Baghdad: America’s most senior Pentagon official flew into Baghdad on a surprise visit on Tuesday amid tension over the future of the US military presence in Iraq.
“We are in Iraq at the invitation of the government and our interests are to build Iraqi security capability,” acting Defense Secretary Patrick Shanahan said.
He held talks with Prime Minister Adel Abdel Mahdi and top military advisers, as well as Lt. Gen. Paul LaCamera, the commander of anti-Daesh coalition forces.
“I want to hear firsthand from them about concerns, the political dynamics that they are facing, and then based on that we will obviously factor it into our planning,” Shanahan said.
The US has about 5,200 troops in Iraq to train and advise its security forces, 16 years after the US-led invasion to topple Saddam Hussein.
President Donald Trump angered Iraqi politicians this month when he said the US had “spent a fortune” building Al-Asad Air Base in western Iraq, and US forces should remain there to keep an eye on Iran.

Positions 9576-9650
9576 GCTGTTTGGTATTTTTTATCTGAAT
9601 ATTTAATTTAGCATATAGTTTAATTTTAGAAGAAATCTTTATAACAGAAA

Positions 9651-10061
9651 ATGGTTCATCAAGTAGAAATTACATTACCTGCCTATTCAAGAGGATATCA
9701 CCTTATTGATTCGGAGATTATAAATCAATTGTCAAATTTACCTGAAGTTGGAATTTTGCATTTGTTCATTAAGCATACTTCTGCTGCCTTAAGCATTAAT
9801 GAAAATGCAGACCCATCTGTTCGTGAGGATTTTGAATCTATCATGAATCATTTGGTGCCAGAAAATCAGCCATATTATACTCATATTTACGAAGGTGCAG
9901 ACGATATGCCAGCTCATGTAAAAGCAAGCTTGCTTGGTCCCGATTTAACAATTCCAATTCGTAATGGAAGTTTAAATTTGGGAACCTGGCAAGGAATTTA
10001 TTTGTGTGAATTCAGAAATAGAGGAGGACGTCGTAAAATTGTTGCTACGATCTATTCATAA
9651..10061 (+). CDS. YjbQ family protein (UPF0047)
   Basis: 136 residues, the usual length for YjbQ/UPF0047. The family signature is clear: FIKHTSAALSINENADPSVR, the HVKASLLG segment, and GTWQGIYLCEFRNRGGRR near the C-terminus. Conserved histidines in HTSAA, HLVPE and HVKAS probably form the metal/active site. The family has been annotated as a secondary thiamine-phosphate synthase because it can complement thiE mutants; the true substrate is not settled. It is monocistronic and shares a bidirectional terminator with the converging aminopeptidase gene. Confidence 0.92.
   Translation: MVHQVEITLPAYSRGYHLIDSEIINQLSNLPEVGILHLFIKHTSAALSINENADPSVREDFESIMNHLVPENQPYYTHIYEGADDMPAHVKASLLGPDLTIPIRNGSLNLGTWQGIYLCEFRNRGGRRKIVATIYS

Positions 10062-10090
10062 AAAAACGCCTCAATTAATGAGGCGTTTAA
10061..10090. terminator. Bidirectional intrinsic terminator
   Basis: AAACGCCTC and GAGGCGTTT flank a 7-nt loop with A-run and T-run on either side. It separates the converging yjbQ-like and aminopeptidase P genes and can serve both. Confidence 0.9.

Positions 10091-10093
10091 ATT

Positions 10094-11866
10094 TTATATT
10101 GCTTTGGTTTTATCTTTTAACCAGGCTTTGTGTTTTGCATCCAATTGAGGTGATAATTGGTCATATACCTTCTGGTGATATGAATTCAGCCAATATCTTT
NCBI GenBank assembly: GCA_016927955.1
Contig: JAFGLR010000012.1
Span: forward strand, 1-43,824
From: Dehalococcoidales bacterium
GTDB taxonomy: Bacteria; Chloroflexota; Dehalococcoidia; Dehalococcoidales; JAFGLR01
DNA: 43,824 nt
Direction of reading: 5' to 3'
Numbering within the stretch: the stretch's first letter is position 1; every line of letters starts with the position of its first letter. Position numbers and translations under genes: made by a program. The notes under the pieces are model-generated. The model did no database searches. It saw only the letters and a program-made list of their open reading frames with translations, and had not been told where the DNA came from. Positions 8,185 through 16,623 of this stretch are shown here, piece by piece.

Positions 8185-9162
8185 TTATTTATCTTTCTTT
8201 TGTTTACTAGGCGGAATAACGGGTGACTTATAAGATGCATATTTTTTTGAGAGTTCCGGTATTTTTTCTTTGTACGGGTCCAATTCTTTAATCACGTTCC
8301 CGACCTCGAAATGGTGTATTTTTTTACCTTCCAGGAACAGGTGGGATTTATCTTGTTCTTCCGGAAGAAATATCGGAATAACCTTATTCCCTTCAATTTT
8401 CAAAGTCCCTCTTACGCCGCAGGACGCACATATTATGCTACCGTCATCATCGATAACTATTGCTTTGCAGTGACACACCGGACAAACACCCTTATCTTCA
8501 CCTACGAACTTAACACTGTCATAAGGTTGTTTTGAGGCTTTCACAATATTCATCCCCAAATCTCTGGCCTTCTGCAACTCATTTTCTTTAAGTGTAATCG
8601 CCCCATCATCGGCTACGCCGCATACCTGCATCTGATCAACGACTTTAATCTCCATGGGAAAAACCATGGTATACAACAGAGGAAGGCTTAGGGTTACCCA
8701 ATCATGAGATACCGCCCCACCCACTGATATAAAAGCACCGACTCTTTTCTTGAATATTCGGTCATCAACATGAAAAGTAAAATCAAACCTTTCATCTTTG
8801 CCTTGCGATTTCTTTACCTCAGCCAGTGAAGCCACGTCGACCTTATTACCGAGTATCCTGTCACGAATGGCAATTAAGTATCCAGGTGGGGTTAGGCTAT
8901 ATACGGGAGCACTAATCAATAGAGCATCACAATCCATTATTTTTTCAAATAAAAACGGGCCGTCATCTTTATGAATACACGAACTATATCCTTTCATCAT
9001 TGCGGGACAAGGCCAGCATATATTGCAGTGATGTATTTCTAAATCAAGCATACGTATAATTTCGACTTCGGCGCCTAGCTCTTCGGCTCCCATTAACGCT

Iraqi officials said this was not the stated US mission in Iraq, it would violate the Iraqi constitution, and in any case the base belonged to Iraq.
US troops are in Iraq as part of an agreement with Baghdad with a specific mission to combat terrorism, and they should stick to that, Iraqi President Barham Salih said.
Iran-aligned politicians in Iraq’s Parliament used the furor to repeat their demand that the US mission in Iraq be restricted and troop numbers reduced.
Shanahan is a temporary replacement for James Mattis, who resigned as defense secretary in part over Trump’s decision to withdraw all 2,000 US troops from Syria.
Asked whether US troops in Syria could be moved to Iraq, Shanahan said he would be having conversations on these topics during his visit.
Curbing foreign influence has become a major issue in Iraq after parliamentary elections last year in which politicians backed by Iran made significant gains.
A draft law that would set a timetable for a US troop withdrawal is now before the Iraqi Parliament.
That political tension formed the backdrop to Shanahan’s visit, his first time in Iraq.
He flew to Baghdad from Afghanistan, where he met US troops and President Ashraf Ghani amid a US push for peace talks with the Taliban.
Trump has said he wants to withdraw US forces from Afghanistan after 18 years of war, but Shanahan said he has no orders for a troop reduction.